Vietnam has already seen China’s scowling ambitious face and its double standards in the seizure of Vietnamese fishing vessels along with hundreds of fishermen in a number of incidents in the disputed waters around the Paracels. China’s rough treatment of the Vietnamese is in stark contrast to its demands to Tokyo when Japan seized a single Chinese trawler.
The particular situation off the Senkaku Islands is fraught with danger, not least because the islands are uninhabited. There is an English proverb that possession is nine tenths of the law, which may be what Medvedev was underscoring during his visit to Kunashiri Island. Expect Beijing to increase its fishing and naval patrols in the area, with attendant risks of new incidents.
Already a choir of commentators is singing complaints about Beijing showing off its adolescent muscles. Singapore’s former ambassador and leading academic Kishore Mahbubani wrote that “China’s decision to browbeat the Japanese into submission over the fishing trawler suggests that China may be throwing Deng’s geopolitical caution out the window” with the risk of fostering an anti-Beijing coalition, including Russia and India as well as the United States.
Lee Kuan Yew, the founding prime minister of Singapore, who is also close to China, called recently for “a balance in the Pacific.” Japan cannot balance China on its own, he claimed, and India is too far away and does not have the capacity to deploy forces into the Pacific. That leaves the U.S. as Japan’s essential ally.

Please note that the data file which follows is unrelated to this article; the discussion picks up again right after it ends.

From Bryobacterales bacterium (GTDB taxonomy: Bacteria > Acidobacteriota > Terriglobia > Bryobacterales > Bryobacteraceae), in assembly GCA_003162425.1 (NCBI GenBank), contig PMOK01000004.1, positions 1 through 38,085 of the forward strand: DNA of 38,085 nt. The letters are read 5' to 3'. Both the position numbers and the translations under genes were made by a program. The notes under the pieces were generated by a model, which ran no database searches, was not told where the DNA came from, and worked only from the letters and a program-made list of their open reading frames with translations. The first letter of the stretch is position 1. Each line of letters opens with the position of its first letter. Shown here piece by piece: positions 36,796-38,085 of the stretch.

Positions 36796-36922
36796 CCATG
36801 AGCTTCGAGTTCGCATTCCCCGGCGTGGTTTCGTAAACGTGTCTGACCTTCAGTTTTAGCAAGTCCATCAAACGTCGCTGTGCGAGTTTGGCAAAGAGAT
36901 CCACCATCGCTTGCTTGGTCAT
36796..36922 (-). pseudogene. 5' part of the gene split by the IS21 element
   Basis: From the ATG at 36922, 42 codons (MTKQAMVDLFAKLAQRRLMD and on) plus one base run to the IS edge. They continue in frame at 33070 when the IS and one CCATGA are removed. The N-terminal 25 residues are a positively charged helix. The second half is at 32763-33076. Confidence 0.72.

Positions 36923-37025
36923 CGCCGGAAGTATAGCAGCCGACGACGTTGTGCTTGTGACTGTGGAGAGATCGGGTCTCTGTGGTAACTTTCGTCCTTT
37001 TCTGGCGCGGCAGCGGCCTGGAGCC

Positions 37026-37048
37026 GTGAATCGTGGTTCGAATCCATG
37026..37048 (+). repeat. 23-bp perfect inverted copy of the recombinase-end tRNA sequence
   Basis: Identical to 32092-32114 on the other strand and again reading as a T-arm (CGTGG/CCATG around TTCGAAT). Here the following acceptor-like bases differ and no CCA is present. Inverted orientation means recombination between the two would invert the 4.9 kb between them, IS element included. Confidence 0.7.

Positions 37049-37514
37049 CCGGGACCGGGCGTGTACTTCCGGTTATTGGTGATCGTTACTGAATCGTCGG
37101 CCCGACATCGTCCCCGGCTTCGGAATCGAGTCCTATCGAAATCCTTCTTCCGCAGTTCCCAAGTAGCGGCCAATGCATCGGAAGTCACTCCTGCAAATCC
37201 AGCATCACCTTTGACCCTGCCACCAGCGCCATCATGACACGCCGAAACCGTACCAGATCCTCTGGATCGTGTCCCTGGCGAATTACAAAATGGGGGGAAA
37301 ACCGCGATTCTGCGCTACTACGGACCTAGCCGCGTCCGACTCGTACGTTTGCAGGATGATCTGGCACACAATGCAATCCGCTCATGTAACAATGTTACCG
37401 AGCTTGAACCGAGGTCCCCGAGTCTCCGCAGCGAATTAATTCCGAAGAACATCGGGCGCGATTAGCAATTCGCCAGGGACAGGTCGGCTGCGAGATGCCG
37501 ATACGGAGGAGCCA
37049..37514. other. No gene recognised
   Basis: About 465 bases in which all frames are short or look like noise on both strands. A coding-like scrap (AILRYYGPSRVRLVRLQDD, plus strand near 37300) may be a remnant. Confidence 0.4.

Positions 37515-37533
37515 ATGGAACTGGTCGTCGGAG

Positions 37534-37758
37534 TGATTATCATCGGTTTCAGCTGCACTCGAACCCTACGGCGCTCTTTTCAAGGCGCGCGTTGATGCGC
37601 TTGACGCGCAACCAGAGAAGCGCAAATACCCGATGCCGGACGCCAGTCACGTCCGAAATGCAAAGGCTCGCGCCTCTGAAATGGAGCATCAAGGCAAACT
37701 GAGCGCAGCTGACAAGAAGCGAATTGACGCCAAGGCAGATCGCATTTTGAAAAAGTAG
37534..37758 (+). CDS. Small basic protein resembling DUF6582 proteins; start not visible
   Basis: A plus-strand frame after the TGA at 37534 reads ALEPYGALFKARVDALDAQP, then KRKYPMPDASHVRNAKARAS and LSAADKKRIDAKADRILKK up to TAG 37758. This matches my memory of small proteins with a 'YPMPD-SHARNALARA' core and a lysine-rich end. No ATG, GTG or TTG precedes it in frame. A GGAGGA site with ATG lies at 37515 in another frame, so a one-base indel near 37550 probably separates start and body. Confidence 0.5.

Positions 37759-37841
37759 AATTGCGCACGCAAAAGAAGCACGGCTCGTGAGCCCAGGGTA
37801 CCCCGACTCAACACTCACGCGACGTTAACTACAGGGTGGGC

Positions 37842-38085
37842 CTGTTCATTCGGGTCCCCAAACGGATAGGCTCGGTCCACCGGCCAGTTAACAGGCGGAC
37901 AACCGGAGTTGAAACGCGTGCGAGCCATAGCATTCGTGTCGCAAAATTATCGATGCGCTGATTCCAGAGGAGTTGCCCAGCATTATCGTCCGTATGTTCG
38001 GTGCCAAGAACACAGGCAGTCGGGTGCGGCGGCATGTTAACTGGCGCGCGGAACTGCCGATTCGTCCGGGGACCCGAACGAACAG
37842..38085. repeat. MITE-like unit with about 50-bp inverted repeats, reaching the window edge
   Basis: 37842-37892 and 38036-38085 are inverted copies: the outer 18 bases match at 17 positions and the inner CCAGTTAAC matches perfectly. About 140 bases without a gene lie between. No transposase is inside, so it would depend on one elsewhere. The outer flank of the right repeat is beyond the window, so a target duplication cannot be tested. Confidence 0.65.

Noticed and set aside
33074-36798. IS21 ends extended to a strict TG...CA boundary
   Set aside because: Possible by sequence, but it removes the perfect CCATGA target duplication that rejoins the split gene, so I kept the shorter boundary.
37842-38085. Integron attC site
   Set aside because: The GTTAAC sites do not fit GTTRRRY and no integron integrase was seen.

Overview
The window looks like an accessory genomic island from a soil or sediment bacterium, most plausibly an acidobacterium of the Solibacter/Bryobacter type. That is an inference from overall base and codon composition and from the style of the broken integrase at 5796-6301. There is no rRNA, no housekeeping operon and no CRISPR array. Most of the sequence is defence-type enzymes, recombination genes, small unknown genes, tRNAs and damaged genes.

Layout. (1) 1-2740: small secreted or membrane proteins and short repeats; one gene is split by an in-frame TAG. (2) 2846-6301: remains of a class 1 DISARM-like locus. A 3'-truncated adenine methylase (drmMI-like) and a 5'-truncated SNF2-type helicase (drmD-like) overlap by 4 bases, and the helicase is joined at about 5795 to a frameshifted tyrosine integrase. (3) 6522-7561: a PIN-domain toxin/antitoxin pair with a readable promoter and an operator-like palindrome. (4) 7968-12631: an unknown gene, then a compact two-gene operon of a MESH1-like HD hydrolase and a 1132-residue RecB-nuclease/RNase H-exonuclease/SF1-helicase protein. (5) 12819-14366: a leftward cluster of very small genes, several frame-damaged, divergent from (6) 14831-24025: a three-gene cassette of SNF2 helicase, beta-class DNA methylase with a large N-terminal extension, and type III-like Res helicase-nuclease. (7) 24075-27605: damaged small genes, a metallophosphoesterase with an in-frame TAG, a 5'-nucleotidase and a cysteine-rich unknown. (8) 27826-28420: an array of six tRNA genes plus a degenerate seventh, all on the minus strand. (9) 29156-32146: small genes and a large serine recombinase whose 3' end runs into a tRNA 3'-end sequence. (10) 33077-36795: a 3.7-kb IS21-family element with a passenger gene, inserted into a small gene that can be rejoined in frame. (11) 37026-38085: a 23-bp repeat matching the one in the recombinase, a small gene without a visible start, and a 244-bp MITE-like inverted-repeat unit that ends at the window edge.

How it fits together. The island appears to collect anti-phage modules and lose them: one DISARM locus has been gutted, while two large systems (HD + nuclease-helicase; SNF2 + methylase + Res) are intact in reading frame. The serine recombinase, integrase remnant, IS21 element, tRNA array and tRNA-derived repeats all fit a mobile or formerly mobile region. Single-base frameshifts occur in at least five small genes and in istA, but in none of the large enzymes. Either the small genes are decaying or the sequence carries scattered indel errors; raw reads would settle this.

Other commentators suggest a wider alliance would be better, involving Vietnam and Southeast Asian countries, Korea, India and possibly Russia. The future of Asia is too important to be left to China and the U.S. Although the talk of a Group of Two of China and the U.S. quickly faded almost as soon as it was suggested in the heady aftermath of new President Barack Obama’s overtures to Beijing, there is still deep suspicion of America in Asia.
Beijing is already suspicious of other countries ganging up against it. The People’s Daily, the Communist Party newspaper, has already questioned India’s policy, asking “Does India’s ‘Look East’ policy mean ‘Look to encircle China’ ?”
The challenge from a resurgent China goes much further and wider than the islands of the South China Sea, however important their ownership may be for their resources or as symbolic of the balance of power.
Elizabeth Economy, in an important article in Foreign Affairs claims that “Beijing has launched a strategy designed to remake global norms and institutions. China is transforming the world as it transforms itself. Never mind notions of a responsible stakeholder; China has become a revolutionary power.”
Japan has to wake up. This means more than just seeking the help of Washington and other countries over the Senkakus. It means being alive and active and offering support to other countries when Japan’s immediate interests may not be obviously at stake.
It means promoting freedom in a wide sense, including freedom of the seas, space, the Internet, the rule of law, basic human rights.
It may mean difficult choices, such as how far to trust Russia when it is occupying disputed territories. How could Japan’s diplomats have been so poorly informed about Medvedev’s visit when he sat with Kan in Hanoi. They will be together in Seoul this week, and then Kan will be his host in Yokohama at the Asia-Pacific Economic Cooperation forum. Was Japan’s Foreign Ministry sleeping or just being taken for granted?
It will also mean waking the moribund Japanese economy, so that the country has the resources and the international understanding to play a proper part in promoting and protecting a world vision and global standards from which Japan has benefited immensely.
Kevin Rafferty, formerly in charge of the Financial Times’ coverage of Asia, is editor in chief of PlainWords Media.